Given the following C++ code 'mini.cpp':

#include "iostream"

using namespace std;

int main() {
    cout << "Hello World" << endl;
    return 0;

and the compiler command:

g++ -o hello mini.cpp

the result of

mimetype hello


hello: application/x-sharedlib

How do I get 'application/x-application' as a mime type?

I'm using gcc 6.2.0 on Kubuntu.

  • What is mimetype? – melpomene Dec 30 '16 at 15:26
  • try file -i hello – zaufi Dec 30 '16 at 15:32
  • mimetype is just a script. The background of my question is different: I cannot execute an application with the wrong mimetype from the file explorer or from the taskbar . – Andreas Dec 31 '16 at 9:20

gcc doesn't set the mime type. mimetype guesses the appropriate mime type based on the contents of the file. For ELF files (most compiled binaries and shared libraries), the header contains a field e_type which identifies its type. If it is ET_DYN, then mimetype will treat it as a shared library.

By default, gcc/ld will produce binaries which set e_type to ET_EXEC, which get detected as application/x-executable. When the command-line option -pie is used, a position-independent executable is created, which may, like shared libraries, be loaded at different addresses and still work. Because this works so much like a shared library, to avoid too many changes to the loader, such binaries get marked as ET_DYN, even though they can be executed directly.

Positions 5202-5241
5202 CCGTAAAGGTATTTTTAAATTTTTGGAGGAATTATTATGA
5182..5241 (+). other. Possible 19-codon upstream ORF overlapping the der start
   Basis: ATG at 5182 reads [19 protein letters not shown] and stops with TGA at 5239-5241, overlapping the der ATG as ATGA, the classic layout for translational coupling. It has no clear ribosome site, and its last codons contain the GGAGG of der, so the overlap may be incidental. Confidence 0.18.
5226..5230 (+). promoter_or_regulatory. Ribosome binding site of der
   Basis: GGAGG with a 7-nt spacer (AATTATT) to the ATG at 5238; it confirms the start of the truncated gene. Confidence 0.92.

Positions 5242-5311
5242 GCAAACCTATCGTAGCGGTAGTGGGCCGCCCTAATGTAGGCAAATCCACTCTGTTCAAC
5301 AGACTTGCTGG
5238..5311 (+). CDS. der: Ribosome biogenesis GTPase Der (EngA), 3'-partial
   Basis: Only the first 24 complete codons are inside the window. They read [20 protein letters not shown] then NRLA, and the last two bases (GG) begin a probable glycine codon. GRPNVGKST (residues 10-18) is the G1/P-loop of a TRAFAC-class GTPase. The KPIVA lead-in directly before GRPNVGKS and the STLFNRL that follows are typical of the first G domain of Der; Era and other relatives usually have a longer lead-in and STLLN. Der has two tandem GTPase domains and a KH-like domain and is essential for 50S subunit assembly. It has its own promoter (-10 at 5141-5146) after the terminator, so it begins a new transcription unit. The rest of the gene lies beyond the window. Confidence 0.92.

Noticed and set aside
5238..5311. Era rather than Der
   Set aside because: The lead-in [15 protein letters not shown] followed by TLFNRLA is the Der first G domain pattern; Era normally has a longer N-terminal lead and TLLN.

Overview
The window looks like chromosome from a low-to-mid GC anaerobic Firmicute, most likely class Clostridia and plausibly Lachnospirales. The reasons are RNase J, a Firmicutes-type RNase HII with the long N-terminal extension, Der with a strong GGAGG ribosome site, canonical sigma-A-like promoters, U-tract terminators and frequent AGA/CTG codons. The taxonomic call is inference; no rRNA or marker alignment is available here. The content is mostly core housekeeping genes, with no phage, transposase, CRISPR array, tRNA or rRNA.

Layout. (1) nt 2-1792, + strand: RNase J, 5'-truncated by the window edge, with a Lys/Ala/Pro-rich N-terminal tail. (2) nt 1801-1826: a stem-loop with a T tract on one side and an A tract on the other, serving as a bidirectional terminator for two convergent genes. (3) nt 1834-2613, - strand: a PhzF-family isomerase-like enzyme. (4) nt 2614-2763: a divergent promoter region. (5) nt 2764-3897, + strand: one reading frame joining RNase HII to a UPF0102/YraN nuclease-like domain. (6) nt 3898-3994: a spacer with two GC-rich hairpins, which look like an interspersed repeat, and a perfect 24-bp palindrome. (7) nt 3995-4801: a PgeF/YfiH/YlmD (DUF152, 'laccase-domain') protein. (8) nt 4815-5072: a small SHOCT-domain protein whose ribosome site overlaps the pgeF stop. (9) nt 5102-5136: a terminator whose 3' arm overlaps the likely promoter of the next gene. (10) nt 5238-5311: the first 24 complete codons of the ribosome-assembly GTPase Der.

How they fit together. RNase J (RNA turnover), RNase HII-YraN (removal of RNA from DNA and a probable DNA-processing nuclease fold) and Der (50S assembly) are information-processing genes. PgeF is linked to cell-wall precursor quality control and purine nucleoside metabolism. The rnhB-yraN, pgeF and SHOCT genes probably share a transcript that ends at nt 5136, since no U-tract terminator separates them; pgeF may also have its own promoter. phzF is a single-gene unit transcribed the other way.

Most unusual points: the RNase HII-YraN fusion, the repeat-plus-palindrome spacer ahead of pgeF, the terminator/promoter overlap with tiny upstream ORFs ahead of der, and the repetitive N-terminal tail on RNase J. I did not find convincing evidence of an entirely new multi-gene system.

Some Linux distributions, yours included, have set -pie as the default. It's still possible to override this with -no-pie, but the fact that the mime type is misdetected should not be seen as a bug, and unless you know what you're doing, you shouldn't override it. -pie allows for some extra security protections that are fundamentally incompatible with -no-pie.

  • Thanks for the explanation. I have developed an app with a UI based on Qt/C++. Users expect to open it by double-click in a file explorer. That's no possible if the mime type is wrongly guessed. Is that a reason for '-no-pie'? Or are there other work-arounds? – Andreas Dec 31 '16 at 9:29
  • @Andreas did you find work around ? Since I upgraded to Ubuntu 17.04 I have the exact same problem... – Baptiste Arnaud Apr 27 '17 at 13:07
  • @BaptisteArnaud I am experiencing the same with my Qt/C++ compiled on 17.04. any workaround? – shabang Jul 26 '17 at 16:15

To solve it on Qt/C++ GUI Applications, add the following line on the .pro file:

QMAKE_LFLAGS += -no-pie

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